A few weeks ago I posted about meeting David Kirby, author of Death at Sea World and Naomi Rose, the book's "main character".  If you missed it, you can find that post HERE

Due to the craziness of the holiday season and the start of the Ocean Advocates blog, it has taken me a while to finish reading it.  

Death at SeaWorld chronicles Naomi's life, from her childhood up through her current work.  Naomi is responsible for much of the research known about orcas in captivity.  David explains much of her research in the book, including her dissertation on the social dynamics of male killer whales.  Her first job working with Humane Society International started with the push of bringing captivity issues into the public eye following the release of the popular Free Willy movie.  Naomi has also been pivotal in other work including the eventual release of Keiko (AKA "Willy"), advocating for the SeaWorld whales and the recent OSHA hearing.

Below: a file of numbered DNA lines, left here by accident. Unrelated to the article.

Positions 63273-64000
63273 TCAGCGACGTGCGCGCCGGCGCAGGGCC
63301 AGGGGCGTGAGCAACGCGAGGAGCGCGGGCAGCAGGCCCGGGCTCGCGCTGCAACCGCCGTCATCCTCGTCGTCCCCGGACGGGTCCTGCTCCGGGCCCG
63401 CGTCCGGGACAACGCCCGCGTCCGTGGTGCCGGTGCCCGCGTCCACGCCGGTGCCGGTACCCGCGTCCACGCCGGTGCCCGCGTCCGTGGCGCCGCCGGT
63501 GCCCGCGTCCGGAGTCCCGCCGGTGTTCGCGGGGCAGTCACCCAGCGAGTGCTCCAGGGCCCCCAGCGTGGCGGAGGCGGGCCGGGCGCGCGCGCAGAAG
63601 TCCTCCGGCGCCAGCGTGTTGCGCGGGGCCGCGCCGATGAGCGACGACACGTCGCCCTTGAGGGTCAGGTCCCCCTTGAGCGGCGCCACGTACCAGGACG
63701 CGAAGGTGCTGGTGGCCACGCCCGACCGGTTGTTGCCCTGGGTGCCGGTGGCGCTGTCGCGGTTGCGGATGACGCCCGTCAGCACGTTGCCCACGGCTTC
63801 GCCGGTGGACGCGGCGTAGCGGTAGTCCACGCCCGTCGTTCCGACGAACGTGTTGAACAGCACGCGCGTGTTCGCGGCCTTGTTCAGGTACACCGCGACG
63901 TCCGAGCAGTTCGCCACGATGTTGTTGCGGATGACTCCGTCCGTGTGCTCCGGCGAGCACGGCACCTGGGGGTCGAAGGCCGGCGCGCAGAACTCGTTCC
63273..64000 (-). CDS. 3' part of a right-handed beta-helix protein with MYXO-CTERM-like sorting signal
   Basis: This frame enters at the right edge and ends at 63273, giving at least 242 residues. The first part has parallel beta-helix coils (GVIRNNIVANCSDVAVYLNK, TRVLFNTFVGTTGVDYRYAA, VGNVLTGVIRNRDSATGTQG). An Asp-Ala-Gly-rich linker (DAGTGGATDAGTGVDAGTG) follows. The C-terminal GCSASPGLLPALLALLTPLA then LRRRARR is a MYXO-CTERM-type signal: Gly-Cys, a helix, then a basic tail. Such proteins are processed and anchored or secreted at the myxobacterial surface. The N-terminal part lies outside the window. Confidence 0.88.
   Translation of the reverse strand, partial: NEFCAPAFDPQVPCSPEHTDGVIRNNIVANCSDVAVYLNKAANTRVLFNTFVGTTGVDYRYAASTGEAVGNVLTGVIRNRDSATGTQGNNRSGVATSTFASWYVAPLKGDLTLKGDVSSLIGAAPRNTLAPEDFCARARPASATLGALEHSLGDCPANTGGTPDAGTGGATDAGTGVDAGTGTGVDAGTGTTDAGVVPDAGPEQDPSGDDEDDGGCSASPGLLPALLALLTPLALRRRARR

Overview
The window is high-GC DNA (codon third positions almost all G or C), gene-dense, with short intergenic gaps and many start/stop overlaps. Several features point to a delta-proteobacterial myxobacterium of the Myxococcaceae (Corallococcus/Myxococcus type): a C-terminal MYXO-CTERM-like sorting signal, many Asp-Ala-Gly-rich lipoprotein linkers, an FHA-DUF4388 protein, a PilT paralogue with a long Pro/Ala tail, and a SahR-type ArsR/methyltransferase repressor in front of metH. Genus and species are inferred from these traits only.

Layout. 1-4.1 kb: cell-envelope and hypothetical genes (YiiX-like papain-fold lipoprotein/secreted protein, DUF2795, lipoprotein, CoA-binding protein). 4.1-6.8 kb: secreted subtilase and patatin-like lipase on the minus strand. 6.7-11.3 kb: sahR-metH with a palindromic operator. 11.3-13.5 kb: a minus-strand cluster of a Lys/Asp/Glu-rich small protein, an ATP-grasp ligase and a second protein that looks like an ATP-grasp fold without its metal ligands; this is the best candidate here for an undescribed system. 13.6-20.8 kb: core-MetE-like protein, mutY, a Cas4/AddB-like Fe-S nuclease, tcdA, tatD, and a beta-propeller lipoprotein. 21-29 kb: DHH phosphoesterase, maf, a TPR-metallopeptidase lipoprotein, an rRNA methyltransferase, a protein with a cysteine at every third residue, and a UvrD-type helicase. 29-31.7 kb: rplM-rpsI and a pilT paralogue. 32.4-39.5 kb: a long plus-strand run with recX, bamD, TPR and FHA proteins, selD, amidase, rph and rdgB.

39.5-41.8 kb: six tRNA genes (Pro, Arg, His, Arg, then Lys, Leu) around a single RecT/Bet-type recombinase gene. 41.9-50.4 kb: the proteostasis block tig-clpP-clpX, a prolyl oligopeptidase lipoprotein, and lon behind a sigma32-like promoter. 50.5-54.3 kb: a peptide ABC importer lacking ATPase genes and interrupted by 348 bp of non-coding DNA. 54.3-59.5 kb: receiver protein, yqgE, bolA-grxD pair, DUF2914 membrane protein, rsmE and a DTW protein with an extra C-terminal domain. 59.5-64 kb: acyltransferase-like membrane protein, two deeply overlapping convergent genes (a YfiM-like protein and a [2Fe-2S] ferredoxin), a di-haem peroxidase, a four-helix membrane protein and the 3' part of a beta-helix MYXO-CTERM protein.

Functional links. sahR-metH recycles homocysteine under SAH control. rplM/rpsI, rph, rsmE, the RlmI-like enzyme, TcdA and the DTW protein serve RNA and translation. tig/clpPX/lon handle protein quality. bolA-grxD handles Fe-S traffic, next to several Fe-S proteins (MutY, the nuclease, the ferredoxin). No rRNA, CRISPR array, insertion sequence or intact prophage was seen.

Death at SeaWorld then alternates to take an amazing look inside the horrific world of captivity and the history of many of the orcas kept there and other parks.  The book delves into the behind the scenes "off behavior" episodes that not only never made it into the public eye, but were often kept hidden from the very trainers that risk their lives every day working with the whales. 

Former trainers including Jeff Ventre, Samantha Berg and Carol Ray give an inside look at some of these incidents behind the scenes.  Missing information in incident reports and animal profiles, SeaWorld's pressure and pursuations, etc.  As a former season ticket holder who dreamed of becoming a whale trainer at one time, these stories were appalling! 

Of course, the main story in Death at SeaWorld is the horrific death of trainer Dawn Brancheau in 2010 by Tillikum, AKA Tilly.  The book details Tillikum's capture from Iceland, as well as his aggressive past.  Tilly was first held in Sea Land of the Pacific where he killed his first trainer, Keltie Byrne, in 1991.  He was brought to SeaWorld Orlando via an emergency importation permit in January 1992.  Trainers were not made aware of how dangerous he was.  They were taught or programmed to think that it was their fault any time any whale went "off behavior".  Details of Daniel Dukes, the second fatality caused by Tilly in 1999, were also included.